Ian Hawke works on gravitational waves from neutron star mergers. His focus is on nonlinear numerical simulations. He teaches topics in Applied Mathematics often linked to computational, numerical, and modelling problems.
- Numerical relativity
- Neutron Stars
- Gravitational waves
- Relativistic matter
- Numerical simulation and analysis
Ian Hawke's current research focuses on numerical simulations of dense matter in general relativity. The aim is to use results of numerical simulations combined with astrophysical observations, particularly using gravitational waves, to give information about extreme states of matter and gravity.
Recent specific areas of research link theoretical with practical aspects of complex matter interactions within current nonlinear numerical simulations. These include a variety of multiscale modelling techniques and approximations, alongside the application of modern computing architectures.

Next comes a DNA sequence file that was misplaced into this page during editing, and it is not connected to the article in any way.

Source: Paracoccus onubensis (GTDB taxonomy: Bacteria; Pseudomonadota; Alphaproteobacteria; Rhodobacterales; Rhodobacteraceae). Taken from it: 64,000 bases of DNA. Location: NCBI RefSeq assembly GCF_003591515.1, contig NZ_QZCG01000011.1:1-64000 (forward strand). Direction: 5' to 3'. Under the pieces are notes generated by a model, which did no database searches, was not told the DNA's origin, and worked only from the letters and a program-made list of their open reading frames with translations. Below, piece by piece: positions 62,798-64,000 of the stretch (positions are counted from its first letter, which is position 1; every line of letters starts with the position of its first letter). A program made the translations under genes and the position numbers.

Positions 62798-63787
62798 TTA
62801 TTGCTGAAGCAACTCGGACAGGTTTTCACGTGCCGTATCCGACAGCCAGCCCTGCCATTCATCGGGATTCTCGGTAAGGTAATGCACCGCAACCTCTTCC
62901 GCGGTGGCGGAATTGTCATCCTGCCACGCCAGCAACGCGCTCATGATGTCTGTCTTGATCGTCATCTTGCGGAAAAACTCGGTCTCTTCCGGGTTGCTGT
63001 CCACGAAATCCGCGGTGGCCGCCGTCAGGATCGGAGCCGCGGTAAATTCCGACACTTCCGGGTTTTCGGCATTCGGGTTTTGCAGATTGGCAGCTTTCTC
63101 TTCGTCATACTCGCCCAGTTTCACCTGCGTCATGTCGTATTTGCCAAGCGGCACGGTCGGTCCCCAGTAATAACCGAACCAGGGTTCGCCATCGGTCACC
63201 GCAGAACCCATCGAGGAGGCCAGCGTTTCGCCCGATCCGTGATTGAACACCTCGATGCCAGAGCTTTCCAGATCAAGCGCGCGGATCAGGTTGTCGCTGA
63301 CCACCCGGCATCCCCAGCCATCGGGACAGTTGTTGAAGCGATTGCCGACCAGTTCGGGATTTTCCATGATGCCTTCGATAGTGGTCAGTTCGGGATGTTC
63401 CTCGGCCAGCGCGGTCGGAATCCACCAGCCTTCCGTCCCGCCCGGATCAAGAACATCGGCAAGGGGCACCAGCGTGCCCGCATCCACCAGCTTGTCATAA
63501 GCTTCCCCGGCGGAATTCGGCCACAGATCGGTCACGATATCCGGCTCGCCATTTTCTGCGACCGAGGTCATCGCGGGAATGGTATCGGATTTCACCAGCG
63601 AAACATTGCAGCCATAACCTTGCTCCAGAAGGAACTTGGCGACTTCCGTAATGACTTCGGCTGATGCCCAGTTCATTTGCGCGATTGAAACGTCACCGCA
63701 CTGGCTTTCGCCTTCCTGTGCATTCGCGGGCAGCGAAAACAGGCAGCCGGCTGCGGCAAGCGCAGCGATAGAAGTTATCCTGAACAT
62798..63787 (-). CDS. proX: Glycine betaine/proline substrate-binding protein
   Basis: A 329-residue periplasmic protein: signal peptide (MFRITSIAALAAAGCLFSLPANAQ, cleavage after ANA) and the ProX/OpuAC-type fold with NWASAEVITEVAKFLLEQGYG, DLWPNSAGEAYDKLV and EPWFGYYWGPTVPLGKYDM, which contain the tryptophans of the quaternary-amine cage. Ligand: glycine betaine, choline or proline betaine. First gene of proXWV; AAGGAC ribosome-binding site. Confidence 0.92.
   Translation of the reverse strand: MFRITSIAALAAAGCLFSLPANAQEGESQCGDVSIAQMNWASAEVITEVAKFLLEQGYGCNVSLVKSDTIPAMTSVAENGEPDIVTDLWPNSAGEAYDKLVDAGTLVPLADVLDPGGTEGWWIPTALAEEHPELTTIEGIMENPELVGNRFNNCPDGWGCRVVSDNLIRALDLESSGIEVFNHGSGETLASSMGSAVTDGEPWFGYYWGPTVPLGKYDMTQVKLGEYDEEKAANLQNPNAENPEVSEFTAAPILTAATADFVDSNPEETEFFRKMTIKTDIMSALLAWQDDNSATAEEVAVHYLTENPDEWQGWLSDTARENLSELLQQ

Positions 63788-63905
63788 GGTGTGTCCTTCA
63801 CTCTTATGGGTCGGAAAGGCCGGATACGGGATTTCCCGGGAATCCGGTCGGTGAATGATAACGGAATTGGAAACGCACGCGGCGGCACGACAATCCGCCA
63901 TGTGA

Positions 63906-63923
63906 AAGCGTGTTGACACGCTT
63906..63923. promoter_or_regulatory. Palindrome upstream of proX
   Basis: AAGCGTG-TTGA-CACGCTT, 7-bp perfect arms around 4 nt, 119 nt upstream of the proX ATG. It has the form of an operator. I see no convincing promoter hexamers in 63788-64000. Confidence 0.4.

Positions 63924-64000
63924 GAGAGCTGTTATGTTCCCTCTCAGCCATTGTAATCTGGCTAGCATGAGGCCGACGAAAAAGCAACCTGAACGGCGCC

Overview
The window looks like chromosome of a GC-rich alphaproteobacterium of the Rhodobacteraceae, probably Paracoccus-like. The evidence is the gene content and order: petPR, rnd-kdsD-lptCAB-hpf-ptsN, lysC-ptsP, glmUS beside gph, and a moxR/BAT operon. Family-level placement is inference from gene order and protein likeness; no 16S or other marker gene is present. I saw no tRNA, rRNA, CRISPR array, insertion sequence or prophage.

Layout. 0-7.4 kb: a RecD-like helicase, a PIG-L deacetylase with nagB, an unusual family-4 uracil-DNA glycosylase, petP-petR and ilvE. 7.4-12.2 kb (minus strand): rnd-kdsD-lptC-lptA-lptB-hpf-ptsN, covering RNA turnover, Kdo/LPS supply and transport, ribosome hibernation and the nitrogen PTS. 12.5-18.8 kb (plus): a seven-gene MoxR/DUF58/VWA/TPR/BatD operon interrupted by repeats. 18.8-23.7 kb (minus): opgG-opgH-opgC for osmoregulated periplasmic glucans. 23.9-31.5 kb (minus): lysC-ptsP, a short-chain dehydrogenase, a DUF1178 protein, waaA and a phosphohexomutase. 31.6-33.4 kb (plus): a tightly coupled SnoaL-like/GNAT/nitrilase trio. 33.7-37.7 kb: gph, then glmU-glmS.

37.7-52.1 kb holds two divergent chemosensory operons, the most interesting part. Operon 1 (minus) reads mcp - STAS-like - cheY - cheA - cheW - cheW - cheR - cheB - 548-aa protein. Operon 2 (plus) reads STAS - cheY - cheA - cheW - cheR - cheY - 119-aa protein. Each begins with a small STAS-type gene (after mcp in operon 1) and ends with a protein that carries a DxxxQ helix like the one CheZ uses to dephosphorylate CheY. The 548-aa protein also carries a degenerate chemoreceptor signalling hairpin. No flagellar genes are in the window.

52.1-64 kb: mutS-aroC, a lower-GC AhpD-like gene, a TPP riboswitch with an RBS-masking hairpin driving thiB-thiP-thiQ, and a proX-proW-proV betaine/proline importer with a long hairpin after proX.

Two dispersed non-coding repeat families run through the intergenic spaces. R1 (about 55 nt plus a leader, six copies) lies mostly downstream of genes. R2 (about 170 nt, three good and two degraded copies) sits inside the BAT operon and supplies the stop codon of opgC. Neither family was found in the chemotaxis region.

My teaching concentrates on topics in Applied Mathematics, often linked to modelling, computing, numerics, and differential equations. In recent years this has concentrated on Operational Research and Computing (MATH1058), Modelling with Differential Equations (MATH6149), and Numerical Methods (MATH3018/6141).
For projects I usually supervise in similar areas of numerics and differential equations, often linked to applications in fluids (including shock waves) and gravity.